Now, that name is woven all through these mountains and opened a broad conversation about his family members that lived in the Park and shared some great stories. Then he turned around and pointed to the little mountain in front of Pigeon Forge and told us that his daddy was born and raised right at the base of that mountain, used to be called Roundtop. We thanked him for his time, wished him a great day, and as we turned to retrace our steps Chris commented, “What are the chances that we would be up here today, that we would wonder about that mountain, and then we would meet an Ogle up here that knows the answer?” Nothing is by chance.

Time was getting away from us and we picked up the pace going back down the mountain. More than halfway down we met two guys, one of whom Chris knew and had done some off-trail exploring with, and we stopped to talk. Doug and Dan were fun guys, full of information. The point where we were talking was at a large rock (see photo) and Dan told me he called it Love Rock because the impression on it looked like a tractor seat and he could just imagine the woman who sat on it to make that mold. Ha! Gotta love that…Doug and Chris were deep in conversation about the many homesites and cemeteries in this part of the Park (Greenbrier) and Doug showed me his laminated copy of a hand-drawn map created by Lucinda Ogle (that name again!) that he obtained from the Park’s archives, drawn totally from her memory and not to scale, but not too far off scale, either. He gave us a rapid, detailed description of a homesite to look for on our way further down (went mostly over my head) and we parted company.

Chris and I talked about how to spot homesite conditions, flat sections that might have been old roads and fields, rock piles and so on. We began to recognize some of the things Doug had told us to look for, and suddenly we were off-trail , found a road bed, an old chimney, then a rock wall down to a creek bed, and one side of the creek bed was totally lined with stones. Wow! Then we picked up a faint manway to see where it went (we knew we were close to the end anyway) and followed it to the John Messer homestead.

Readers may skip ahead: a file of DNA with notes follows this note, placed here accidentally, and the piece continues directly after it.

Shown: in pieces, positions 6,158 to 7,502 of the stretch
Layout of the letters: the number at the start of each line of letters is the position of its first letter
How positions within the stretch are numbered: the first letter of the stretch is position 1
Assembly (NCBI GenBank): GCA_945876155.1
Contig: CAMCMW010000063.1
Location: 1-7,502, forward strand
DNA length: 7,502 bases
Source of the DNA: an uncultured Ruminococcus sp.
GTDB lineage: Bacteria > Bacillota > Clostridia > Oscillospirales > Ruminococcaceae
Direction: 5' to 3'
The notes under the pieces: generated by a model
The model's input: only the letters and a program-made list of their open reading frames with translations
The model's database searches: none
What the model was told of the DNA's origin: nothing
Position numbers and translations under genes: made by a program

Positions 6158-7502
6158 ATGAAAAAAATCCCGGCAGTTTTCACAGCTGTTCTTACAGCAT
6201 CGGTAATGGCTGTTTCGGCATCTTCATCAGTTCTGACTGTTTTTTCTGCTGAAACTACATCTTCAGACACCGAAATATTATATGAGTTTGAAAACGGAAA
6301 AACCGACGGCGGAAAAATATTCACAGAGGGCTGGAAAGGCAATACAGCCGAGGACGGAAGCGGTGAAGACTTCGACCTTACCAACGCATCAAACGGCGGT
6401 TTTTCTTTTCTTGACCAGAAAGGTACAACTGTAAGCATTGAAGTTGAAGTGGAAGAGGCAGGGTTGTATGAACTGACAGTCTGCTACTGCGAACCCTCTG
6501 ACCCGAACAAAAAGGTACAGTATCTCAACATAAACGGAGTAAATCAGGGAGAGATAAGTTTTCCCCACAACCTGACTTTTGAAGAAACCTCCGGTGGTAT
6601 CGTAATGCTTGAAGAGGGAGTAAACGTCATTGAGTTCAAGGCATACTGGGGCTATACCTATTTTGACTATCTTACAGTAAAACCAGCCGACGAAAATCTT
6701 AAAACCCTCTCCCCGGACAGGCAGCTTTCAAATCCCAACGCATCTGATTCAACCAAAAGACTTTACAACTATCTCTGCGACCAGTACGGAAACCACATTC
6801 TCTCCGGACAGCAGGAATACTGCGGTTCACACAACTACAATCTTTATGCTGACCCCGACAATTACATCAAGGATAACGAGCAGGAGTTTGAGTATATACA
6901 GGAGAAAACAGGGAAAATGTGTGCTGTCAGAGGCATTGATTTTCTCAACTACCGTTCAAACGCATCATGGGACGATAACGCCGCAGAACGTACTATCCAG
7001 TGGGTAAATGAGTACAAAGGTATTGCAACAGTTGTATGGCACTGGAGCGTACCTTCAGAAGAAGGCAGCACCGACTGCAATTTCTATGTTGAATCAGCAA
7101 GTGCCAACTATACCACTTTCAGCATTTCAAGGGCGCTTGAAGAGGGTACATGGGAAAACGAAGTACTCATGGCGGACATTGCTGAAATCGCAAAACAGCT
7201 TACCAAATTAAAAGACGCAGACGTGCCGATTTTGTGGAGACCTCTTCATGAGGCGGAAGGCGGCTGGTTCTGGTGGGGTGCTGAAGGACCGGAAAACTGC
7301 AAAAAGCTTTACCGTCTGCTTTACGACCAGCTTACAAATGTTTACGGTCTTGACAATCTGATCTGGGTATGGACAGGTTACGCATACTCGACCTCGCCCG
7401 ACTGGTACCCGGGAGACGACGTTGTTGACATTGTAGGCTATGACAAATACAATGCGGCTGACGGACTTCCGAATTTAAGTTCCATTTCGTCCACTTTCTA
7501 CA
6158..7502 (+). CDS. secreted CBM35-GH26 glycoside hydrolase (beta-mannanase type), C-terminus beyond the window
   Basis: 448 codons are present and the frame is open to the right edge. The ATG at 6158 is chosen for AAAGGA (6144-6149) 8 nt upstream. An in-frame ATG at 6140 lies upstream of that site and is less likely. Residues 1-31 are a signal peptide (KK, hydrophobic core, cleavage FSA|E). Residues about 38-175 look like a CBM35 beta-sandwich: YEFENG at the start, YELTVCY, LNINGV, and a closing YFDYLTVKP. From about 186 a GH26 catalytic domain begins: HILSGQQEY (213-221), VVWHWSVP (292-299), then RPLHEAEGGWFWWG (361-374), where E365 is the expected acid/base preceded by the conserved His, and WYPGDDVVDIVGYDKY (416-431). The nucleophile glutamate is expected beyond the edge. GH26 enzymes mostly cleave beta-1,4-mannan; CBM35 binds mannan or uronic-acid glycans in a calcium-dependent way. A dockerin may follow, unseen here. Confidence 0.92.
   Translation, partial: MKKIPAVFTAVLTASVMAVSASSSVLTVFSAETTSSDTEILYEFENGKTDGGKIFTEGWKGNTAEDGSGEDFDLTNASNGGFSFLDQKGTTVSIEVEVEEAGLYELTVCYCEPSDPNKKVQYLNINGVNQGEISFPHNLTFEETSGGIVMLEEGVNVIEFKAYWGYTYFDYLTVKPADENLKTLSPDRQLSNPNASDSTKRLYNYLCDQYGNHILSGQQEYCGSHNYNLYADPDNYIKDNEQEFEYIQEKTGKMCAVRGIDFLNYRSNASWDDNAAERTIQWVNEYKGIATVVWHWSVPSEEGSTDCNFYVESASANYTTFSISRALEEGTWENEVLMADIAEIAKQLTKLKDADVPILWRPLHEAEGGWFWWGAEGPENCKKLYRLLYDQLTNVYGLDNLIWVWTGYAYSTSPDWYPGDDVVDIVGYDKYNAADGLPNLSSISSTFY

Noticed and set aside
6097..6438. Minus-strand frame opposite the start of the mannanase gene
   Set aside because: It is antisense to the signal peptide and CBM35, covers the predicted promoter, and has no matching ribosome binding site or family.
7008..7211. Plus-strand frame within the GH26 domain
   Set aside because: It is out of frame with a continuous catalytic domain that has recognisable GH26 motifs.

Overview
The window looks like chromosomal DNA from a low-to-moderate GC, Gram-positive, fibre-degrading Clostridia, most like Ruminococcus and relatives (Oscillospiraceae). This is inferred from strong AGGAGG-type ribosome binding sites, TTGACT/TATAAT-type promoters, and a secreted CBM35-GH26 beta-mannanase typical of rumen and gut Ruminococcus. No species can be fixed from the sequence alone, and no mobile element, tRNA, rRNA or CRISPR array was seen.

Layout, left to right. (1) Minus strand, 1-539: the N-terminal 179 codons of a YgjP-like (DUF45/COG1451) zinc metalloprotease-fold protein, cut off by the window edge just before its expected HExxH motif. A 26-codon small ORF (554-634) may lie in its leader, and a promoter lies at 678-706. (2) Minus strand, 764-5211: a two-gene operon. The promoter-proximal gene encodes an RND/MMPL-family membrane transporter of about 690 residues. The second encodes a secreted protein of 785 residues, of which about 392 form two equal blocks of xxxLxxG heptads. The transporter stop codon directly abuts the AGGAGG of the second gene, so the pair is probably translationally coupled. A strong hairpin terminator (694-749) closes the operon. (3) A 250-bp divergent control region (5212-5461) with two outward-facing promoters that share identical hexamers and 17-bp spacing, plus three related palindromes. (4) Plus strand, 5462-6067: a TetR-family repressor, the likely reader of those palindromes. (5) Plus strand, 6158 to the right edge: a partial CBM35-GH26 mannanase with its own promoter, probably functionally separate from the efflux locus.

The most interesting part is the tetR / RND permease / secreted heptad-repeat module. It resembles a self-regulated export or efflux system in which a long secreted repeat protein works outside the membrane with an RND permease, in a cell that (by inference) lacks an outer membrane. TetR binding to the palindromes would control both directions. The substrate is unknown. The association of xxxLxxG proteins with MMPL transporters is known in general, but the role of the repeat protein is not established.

When we returned to the Porters Creek Trail, the gates had been opened and a steady stream of people was walking to see the wildflowers – old, young, big, small, toddlers, sweethearts, everyone was out in the beautiful day. We saw one guy with a huge backpack and his girl carrying absolutely nothing – i.e., it’s the only way she would agree to go camping with him. And, yes, the parking lot was overflowing and cars parked all up and down the gravel road. Spring is here! What an outstanding day!

I left Chris and drove back to Gatlinburg for my last hike of this trip – Gatlinburg Trail. I parked at the Happy Hiker Outfitters, asked permission to leave my car (they said yes) and then walked the Gatlinburg Trail to the Sugarlands VC. The first half is a nice little greenway, the second half is a bit dull as it passes Park maintenance buildings, but it follows the West Prong of the Little Pigeon River which looks mighty powerful. In some places you can step off the path and soak your tootsies. The most interesting sights along the path are an intact old chimney, a unusual set of round steps from a homesite building , and a cemetery right by the Visitor Center. Of course, I paused there and took a couple of photos. Then I retraced my steps back to my car at the Happy Hiker.

I could not resist driving Newfound Gap Road through the Park. There were lots of cars out and many people stopped at every overlook. The air was warm, the sky was a deep blue and there was the slightest hint of spring green in the lower elevations. We didn’t know then that two days later it would be snowing!